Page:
The shmitta year is over, but the extra kashrus preoccupation surrounding shmitta produce are still very much a concern at the OK. “We start working on shmitta kosher matters in the sixth year and in the eighth year we are still working on them,” says Rabbi Aharon Haskel, head of OK Israel, who adds, “It doesn’t even end then. In the eighth year, shmitta has special relevance to industries such as fruit concentrates, orange peels, etc. But even after that, we still have issues with preserves and legumes, which have a very long shelf life.” The halachos of shmitta are relevant to food production in Eretz Yisroel almost every year!
Since manufacturers of products which contain fruits or vegetables as ingredients need to go on producing, they have to find approved alternatives until the dates by which the specific fruit or vegetable they use ceases to be considered “shmitta produce”. How long that takes varies greatly depending on the specific item. Says Rabbi Yitzhak Rosenfeld, Field Representative at OK Israel: “We have provided all factories with lists saying exactly how long any fruit, herb, vegetable or legume is considered shmitta. Many fruits are problematic almost until the end of the eighth year. Oranges are allowed only in Tammuz, for example, and pomegranates only in Av.”
How do the factories manage to go on producing? They either purchase produce from a local gentile (not heter mechirah, on which the OK does not rely), import from abroad, or use sixth year produce. “Before shmitta started, our mashgichim entered all storage rooms where sixth year fruits were stored, counted them and locked the door,” explains Rabbi Rosenfeld. “The mashgiach is the only one to have the key, to ensure nobody is adding shmitta fruits to the stock. We will go on inspecting the storage rooms during shmitta as well, until the restriction of shmitta produce ends”.
Often, the OK has to help the manufacturers find suppliers for missing ingredients. “Usually there are severe limits on importing produce, since the government wants to help local farmers,” says Rabbi Haskel. “However, when it comes to shmitta we are allowed to import many more things. And indeed we helped clients get herbs and garlic from as far away as China. Others also had to import avocado and ginger.”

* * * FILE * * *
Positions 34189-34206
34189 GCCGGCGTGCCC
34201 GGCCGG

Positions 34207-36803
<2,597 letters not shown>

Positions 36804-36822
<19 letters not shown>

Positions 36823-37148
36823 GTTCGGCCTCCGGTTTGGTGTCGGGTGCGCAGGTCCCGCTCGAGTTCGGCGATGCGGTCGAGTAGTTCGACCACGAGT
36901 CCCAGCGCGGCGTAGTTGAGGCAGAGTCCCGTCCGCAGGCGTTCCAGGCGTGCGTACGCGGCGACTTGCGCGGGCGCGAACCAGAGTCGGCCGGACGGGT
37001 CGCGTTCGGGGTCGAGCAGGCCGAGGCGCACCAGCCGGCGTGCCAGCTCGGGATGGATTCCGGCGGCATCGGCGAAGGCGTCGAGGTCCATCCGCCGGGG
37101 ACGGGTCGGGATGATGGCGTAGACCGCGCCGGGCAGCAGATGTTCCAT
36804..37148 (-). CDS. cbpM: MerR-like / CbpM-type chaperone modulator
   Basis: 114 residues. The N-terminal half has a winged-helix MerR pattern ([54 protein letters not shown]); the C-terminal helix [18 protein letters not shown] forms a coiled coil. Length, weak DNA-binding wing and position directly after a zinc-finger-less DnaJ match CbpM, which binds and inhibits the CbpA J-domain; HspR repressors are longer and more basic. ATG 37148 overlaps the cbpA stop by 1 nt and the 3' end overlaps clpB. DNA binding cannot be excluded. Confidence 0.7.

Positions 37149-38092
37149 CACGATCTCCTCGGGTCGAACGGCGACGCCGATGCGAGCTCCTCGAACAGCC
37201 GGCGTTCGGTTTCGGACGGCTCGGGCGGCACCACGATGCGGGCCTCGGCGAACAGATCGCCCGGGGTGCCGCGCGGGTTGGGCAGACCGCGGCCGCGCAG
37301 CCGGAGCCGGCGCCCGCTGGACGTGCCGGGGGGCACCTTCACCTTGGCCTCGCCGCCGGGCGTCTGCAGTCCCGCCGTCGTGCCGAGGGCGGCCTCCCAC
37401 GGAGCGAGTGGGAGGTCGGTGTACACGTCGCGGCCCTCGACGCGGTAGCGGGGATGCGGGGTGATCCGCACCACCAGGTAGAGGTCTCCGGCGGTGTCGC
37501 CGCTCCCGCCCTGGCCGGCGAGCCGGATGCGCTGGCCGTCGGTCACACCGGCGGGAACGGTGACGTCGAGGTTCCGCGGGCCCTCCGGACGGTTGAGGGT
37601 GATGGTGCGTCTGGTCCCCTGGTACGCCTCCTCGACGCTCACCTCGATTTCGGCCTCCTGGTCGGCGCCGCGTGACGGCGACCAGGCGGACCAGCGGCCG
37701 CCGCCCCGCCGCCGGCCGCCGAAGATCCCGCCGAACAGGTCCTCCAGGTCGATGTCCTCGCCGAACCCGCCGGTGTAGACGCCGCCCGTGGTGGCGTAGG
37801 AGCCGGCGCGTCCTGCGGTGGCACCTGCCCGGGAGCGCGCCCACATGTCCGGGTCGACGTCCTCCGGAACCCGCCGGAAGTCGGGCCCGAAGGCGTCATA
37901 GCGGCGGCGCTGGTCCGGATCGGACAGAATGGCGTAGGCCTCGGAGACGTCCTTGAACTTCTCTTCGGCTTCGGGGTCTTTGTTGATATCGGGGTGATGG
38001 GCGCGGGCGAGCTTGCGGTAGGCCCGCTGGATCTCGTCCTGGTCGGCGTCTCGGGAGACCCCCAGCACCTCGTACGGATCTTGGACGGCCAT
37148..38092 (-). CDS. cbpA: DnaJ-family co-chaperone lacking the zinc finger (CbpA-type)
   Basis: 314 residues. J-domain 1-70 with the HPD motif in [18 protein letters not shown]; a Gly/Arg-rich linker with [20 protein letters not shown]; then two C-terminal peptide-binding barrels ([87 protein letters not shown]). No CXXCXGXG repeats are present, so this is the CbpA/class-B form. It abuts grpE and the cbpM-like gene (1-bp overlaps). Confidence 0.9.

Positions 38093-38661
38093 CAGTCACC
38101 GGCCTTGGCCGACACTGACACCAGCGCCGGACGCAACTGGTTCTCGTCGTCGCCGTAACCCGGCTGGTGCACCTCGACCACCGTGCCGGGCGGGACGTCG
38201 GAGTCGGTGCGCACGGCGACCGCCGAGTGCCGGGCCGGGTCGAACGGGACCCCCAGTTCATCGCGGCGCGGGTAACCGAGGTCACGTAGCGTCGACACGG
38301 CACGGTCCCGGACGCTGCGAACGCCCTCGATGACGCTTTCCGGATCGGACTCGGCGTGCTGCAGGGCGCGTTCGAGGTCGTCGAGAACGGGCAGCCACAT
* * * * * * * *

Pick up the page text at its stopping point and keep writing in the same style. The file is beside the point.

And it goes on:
Wineries have unique problems of their own explains Rabbi Rosenfeld: “We did not certify many wines from the 2015 harvest since many wineries used heter mechirah grapes (which the OK does not accept). Only two wineries got certification for the 2015 wines since they purchased grapes from gentiles.” The fact that wineries produced uncertified wines bear ramifications for 2016. “When they want to use the barrels again, we have to kasher all of them. It’s a chumra we adhere to strongly.”
Another special case is esrogim. Rabbi Rosenfeld explains: “Esrogim fall in two categories of shmitta produce: if they have hanata – the stage when the fruit begins to appear – during shmitta, then it is a shmitta fruit. But even if the fruit appeared during the sixth year, if the esrog was picked during the shmitta year, then it is a shmitta fruit, too.” See Kosher Spirit, Issue 14.
What are the ramifications of this? “All esrogim this year are otzar beis din [the beis din pays the farmer a flat wage to grow his produce for the public]”, says Rabbi Haskel. “That means, among other things, that no esrogim can be exported since it is forbidden to take holy shmitta produce out of Eretz Yisrael.”
As it says in the Torah, G-d’s blessing upon those who observe shmitta extends from the sixth year to the eighth year. May all who undertake the great challenge of observing shmitta at the highest level, from the farmers, to the factories, to the kosher consumers, be continued to be blessed in great abundance, materially and spiritually.
Some Rabbonim feel that if we conditionally sell the entire land of Israel to non-Jews it would circumvent many of the restrictions of shmitta. (This is, in fact, the policy of the Chief Rabbinate of Israel.) However, many prominent Rabbonim reject this approach for a variety of reasons. The prevalent opinion is not to rely on this approach and even the Chief Rabbinate of Israel considers it acceptable only because of great need, and not the ideal approach.
Otzar Beis Din
The produce of shmitta must be treated as “ownerless” and permitted for anyone to take. It is, however, permitted for a public entity, acting in the public interest, to hire workers to harvest the fields and make the fruit available to the public. The public entity may collect a fee to recoup their costs. This is the most common method used today to obtain an esrog in a shmitta year. Obviously consumers should look for the certification that their esrog is being “sold” through an Otzar Beis Din. Typically an Otzar Beis Din set-up will result in esrogim sold for a [relatively] fixed price and for less than in a typical year.